HOUSTON — NASA is eagerly awaiting the successful development of SpaceX's Starship for use in the first human moon landing mission in 50 years, officials told Space.com in recent interviews.
SpaceX launched its new Starship and Super Heavy rocket towards space on April 20. While the super-tall vehicle didn't quite make it to orbit, SpaceX founder Elon Musk has emphasized his company is pivoting for a new launch date as soon as possible.
Proven space experience will be important for one of Starship's first missions: NASA's Artemis 3 moon landing, currently scheduled to put people on the lunar surface no earlier than December 2025.
A big piece of the planning for that moon landing mission will come from another venture: The Artemis 2 mission, now set to send four astronauts around the moon late next year.
"We have to use our team's information to help inform SpaceX, and they come back to us sometimes and ask us things," Lisa Hammond, NASA human landing system associate program manager, said in an April 3 interview at NASA's Johnson Space Center.
Hammond, speaking just hours after the Artemis 2 crew was named, said NASA is giving SpaceX specific requirements to get Starship ready. "The biggest piece of that is the crew," she added, noting NASA has more than 60 years of human spaceflight experience to share across several spacecraft systems.
SpaceX is gathering some data of its own, too, as the company is already tasked with sending astronauts to the International Space Station on its Crew Dragon spacecraft. Independent missions are also underway, such as Axiom Space's upcoming private Ax-2 mission which will send four people to the orbiting lab aboard a SpaceX Dragon capsule.
Hammond emphasized that SpaceX has been "doing a really great job" to keep NASA informed as Starship design evolves. The agency has been asking about metrics such as the design for engine performance, crew habitation and emergency egress, she said.
She said these conversations "are necessary in order for us to get to a place where we have confidence in the design to be able to certify, and then know that we've got a safe vehicle for crewed flight."
The plan for Artemis 3 will have the crew use multiple spacecraft to get to the moon. They will launch aboard NASA's Space Launch System rocket in an Orion spacecraft, then meet up with Starship in lunar orbit, said Nicole Williams, NASA human landing system office lead and insight lead for the crew compartment.
"The crew will move from the Orion spacecraft into Starship, and then go down to the lunar surface which is going to be just amazing. Even just talking about it is really, really exciting," Williams said. Once on the moon, the crew will remain about a week before returning to Orion.
SpaceX has pledged to share its data on the Starship flight test to keep driving the design forward for Artemis 3, Hammond said, which will help with NASA's plans for designing the landing tasks.
"It helps us manage our risk, helps us to understand where we want to go and maybe do some independent analysis on any of those things to help them mature a little bit faster, or mature a little bit better," Hammond added.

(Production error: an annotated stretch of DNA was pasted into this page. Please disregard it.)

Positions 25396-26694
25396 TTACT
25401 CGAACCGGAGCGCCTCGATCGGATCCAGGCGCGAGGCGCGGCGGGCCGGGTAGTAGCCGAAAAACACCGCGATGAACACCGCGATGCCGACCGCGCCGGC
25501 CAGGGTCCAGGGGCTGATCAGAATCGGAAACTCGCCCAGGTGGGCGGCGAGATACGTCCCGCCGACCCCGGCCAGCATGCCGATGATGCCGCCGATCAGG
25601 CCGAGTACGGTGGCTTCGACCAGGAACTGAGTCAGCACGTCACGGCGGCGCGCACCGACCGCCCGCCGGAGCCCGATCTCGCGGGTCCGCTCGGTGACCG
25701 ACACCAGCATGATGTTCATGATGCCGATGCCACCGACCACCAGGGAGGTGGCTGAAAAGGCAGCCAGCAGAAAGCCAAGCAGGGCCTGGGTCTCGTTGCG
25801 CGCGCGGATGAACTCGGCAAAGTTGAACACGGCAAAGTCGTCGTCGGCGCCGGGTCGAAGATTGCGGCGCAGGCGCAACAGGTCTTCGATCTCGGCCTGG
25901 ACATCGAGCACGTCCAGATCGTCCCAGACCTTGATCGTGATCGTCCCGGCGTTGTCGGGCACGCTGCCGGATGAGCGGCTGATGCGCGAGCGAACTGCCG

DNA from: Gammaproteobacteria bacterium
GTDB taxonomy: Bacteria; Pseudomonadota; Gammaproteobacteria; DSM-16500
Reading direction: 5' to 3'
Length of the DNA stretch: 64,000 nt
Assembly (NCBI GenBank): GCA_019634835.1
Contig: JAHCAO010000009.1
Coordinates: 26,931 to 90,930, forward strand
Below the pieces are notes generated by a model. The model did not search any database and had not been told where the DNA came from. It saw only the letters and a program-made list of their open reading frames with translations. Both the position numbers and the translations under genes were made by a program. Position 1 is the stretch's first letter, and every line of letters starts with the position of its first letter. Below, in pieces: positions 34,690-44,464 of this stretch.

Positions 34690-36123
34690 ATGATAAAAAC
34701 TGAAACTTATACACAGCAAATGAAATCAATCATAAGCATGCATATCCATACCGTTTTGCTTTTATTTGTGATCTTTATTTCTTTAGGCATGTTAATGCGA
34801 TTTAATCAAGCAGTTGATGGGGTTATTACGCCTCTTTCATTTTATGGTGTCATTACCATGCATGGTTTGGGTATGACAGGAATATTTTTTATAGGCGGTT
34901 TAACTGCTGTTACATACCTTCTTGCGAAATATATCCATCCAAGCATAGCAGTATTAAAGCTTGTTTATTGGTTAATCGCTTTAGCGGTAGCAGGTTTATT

In the wake of the Starship launch attempt April 20, NASA administrator Bill Nelson expressed his support for the flight test.
"Every great achievement throughout history has demanded some level of calculated risk, because with great risk comes great reward," he tweeted hours after the launch attempt. "Looking forward to all that SpaceX learns, to the next flight test — and beyond."
Elizabeth Howell is the co-author of "Why Am I Taller?" (ECW Press, 2022; with Canadian astronaut Dave Williams), a book about space medicine. Follow her on Twitter @howellspace. Follow us on Twitter @Spacedotcom or Facebook.
Get the Space.com Newsletter
Breaking space news, the latest updates on rocket launches, skywatching events and more!
Elizabeth Howell (she/her), Ph.D., is a staff writer in the spaceflight channel since 2022 covering diversity, education and gaming as well. She was contributing writer for Space.com for 10 years before joining full-time. Elizabeth's reporting includes multiple exclusives with the White House and Office of the Vice-President of the United States, an exclusive conversation with aspiring space tourist (and NSYNC bassist) Lance Bass, speaking several times with the International Space Station, witnessing five human spaceflight launches on two continents, flying parabolic, working inside a spacesuit, and participating in a simulated Mars mission. Her latest book, "Why Am I Taller?", is co-written with astronaut Dave Williams. Elizabeth holds a Ph.D. and M.Sc. in Space Studies from the University of North Dakota, a Bachelor of Journalism from Canada's Carleton University and a Bachelor of History from Canada's Athabasca University. Elizabeth is also a post-secondary instructor in communications and science at several institutions since 2015; her experience includes developing and teaching an astronomy course at Canada's Algonquin College (with Indigenous content as well) to more than 1,000 students since 2020. Elizabeth first got interested in space after watching the movie Apollo 13 in 1996, and still wants to be an astronaut someday. Mastodon: https://qoto.org/@howellspace